So, Phoebe and I have been experimentin’ and we thought we’d update our internet fans with our findings. As stated and shown below, a portion of our research included taking “binaural walks“. The set-up included Phoebe wearing the binaural mic headband while I walked next to her, holding the zoom and listening with the headphones. Originally designed to be a test recording our the different possibilities of binaural, it ended up being an intense audio experience itself.
Because I was hearing 3D sound from the perspective of Phoebe but physically in my location, it ended up being quite disorienting. Even if Phoebe’s head was tilted slightly, the effect of hearing a car go past was enough for my mind to almost visually render it happening at an impossibly skewed position.
Based on these walks, we arrived at an entirely different position in our project. Our attention span strings had been tugged in a different direction. We now want to incorporate the binaural walks into our presentation. We turned to the idea of the Art of Memory(Ars Memorativa), which specifically means using physical locations and items to reference and organize memory making, into a our base thesis. “Techniques commonly employed in the art include the association of emotionally striking memory images within visualized locations, the chaining or association of groups of image” We are interested in the idea of having a memory tied to location, and experiencing that memory from a different location.
“Interest in spatial hearing is interdisciplinary. Important contributions to research on the subject have come from fields as diverse as psychology, psychophysics, physiology and medicine on the one hand, and engineering, physics and musical analysis on the other,”(Blauert xi.) By researching the history of binaural recording and found it to be heavily embedded in the militarty. Since the set-up for spatial hearing is the technique that most accurately mimics how the human ear “hears” it has been incorporated into studies of virtual reality(also heavily embedded in military funding). How engaging and realistic does this video sound?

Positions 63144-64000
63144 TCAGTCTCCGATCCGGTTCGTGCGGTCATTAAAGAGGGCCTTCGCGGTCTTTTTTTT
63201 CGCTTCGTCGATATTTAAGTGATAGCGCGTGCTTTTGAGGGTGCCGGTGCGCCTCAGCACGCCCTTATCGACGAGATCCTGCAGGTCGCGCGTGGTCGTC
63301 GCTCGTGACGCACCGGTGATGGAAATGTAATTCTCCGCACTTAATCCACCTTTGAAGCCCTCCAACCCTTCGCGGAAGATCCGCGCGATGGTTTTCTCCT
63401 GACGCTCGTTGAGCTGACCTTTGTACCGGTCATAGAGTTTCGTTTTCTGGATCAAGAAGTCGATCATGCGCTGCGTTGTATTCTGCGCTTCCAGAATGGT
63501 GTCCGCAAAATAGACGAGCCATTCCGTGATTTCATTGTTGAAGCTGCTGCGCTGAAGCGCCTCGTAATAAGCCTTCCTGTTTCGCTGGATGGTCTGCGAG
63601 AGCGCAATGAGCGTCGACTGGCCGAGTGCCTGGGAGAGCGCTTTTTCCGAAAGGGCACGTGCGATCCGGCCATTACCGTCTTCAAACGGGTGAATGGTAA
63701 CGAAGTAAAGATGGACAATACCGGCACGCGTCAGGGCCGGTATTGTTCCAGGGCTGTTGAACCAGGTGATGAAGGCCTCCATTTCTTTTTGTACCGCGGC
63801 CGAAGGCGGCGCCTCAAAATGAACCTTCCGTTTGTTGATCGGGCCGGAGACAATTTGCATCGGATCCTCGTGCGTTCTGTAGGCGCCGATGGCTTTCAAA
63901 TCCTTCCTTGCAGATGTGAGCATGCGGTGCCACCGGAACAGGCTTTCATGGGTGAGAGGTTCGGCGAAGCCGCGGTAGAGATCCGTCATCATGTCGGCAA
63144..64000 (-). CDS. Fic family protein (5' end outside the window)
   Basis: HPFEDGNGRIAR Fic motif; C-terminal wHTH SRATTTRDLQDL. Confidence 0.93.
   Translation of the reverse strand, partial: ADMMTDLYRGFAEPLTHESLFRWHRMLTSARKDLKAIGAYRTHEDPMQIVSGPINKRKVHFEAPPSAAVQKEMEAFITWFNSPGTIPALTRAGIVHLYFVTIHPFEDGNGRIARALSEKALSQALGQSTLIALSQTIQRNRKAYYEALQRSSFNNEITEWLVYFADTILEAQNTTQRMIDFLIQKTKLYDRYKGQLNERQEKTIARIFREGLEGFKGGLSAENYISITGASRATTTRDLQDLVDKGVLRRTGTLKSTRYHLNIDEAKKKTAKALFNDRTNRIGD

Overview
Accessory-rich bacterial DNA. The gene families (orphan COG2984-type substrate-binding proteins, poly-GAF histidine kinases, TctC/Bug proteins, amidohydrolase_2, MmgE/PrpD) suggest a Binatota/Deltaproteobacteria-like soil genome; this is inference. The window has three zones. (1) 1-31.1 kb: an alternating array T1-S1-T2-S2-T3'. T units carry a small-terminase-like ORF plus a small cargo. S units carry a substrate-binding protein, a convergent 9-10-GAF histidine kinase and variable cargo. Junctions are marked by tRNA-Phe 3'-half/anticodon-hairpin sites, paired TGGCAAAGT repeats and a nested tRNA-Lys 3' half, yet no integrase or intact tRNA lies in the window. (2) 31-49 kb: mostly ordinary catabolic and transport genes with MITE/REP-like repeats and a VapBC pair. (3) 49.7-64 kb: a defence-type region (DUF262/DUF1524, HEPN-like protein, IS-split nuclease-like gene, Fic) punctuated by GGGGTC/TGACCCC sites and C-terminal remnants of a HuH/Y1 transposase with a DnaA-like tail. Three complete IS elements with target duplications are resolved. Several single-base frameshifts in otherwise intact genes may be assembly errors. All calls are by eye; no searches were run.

Another surprising avenue of binaural audio is that of hearing aids. Since hearing aids are used to replicate yet amplify surround sounds, using binaural technology has helped created a directional mic shaped to pick up sounds similar to the way the human ear does. Previously, monaural was the standard way to implement hearing aids, but localization abilities diminished.
Now, in terms of our project, we decided to take people on “Binaural Walks.”
The event will include having the participators put on a binaural set-up and be taken on a guided tour. Certain events will transpire, and the participators are encouraged to have dialogue amongst themselves and the tour guide, in addition to have a certain amount of physical elasticity within the guided path. The group will then return to the “classroom” or original location, and then have a group listening session. After this, there will be a discussion on people’s experience with both the walk AND the listening to a different perspective. This discussion will also be archived in a binaural fashion.
We did a test walk today with our two schoolmates, Phil Woolf and Michelle Doyle.
Their separate audio files are below. Feel free to have a listen!